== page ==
We are independent & ad-supported. We may earn a commission for purchases made through our links.

Advertiser Disclosure

Our website is an independent, advertising-supported platform. We provide our content free of charge to our readers, and to keep it that way, we rely on revenue generated through advertisements and affiliate partnerships. This means that when you click on certain links on our site and make a purchase, we may earn a commission. Learn more.

How We Make Money

We sustain our operations through affiliate commissions and advertising. If you click on an affiliate link and make a purchase, we may receive a commission from the merchant at no additional cost to you. We also display advertisements on our website, which help generate revenue to support our work and keep our content free for readers. Our editorial team operates independently from our advertising and affiliate partnerships to ensure that our content remains unbiased and focused on providing you with the best information and recommendations based on thorough research and honest evaluations. To remain transparent, we’ve provided a list of our current affiliate partners here.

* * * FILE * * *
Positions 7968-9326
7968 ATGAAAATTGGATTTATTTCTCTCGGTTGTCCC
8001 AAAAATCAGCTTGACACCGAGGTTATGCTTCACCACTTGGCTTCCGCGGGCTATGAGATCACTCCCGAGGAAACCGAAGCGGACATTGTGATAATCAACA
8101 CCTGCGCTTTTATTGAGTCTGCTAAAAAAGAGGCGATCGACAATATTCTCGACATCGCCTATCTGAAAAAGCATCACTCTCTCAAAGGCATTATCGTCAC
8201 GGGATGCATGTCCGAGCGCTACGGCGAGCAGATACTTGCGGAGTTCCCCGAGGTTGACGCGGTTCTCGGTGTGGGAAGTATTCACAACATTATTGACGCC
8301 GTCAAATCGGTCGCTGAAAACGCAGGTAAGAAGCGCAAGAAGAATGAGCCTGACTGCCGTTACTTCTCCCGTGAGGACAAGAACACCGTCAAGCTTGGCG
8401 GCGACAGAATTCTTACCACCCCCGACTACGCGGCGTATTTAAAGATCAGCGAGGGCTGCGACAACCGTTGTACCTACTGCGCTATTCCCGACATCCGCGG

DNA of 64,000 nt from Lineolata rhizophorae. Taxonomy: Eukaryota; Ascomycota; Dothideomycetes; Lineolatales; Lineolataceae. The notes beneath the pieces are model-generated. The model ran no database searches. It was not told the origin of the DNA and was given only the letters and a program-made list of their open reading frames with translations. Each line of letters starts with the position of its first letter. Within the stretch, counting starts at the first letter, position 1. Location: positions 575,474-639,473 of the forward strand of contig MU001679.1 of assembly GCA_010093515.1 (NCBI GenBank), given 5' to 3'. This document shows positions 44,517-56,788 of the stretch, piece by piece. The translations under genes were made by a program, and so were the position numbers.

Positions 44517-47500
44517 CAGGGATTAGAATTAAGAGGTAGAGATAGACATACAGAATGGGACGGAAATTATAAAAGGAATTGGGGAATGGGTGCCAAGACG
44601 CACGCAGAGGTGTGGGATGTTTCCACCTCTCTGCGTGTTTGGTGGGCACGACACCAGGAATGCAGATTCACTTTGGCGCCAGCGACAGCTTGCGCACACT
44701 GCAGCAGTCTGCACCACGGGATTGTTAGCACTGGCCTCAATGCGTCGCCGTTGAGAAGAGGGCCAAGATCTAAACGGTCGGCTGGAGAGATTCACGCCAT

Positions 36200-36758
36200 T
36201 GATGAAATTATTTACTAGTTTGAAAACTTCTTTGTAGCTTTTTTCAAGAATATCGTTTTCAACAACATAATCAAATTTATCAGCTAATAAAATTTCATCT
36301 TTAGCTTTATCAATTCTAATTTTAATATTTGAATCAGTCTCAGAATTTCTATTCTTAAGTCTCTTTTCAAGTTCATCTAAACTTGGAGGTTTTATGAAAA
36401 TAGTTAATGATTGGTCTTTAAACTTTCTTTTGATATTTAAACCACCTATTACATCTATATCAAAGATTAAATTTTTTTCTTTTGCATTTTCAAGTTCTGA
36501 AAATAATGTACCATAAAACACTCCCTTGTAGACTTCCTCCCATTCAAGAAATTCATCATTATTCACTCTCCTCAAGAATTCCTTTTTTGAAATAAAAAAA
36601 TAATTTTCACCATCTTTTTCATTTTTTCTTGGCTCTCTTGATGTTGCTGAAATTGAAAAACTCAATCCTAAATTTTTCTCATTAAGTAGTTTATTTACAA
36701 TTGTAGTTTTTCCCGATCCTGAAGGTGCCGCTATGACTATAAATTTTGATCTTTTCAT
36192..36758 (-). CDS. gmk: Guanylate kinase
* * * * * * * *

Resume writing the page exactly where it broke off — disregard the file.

What Is a Rock Tumbler?

Mary McMahon
Updated May 17, 2024
Our promise to you
WiseGeek is dedicated to creating trustworthy, high-quality content that always prioritizes transparency, integrity, and inclusivity above all else. Our ensure that our content creation and review process includes rigorous fact-checking, evidence-based, and continual updates to ensure accuracy and reliability.

Our Promise to you

Founded in 2002, our company has been a trusted resource for readers seeking informative and engaging content. Our dedication to quality remains unwavering—and will never change. We follow a strict editorial policy, ensuring that our content is authored by highly qualified professionals and edited by subject matter experts. This guarantees that everything we publish is objective, accurate, and trustworthy.

Over the years, we've refined our approach to cover a wide range of topics, providing readers with reliable and practical advice to enhance their knowledge and skills. That's why millions of readers turn to us each year. Join us in celebrating the joy of learning, guided by standards you can trust.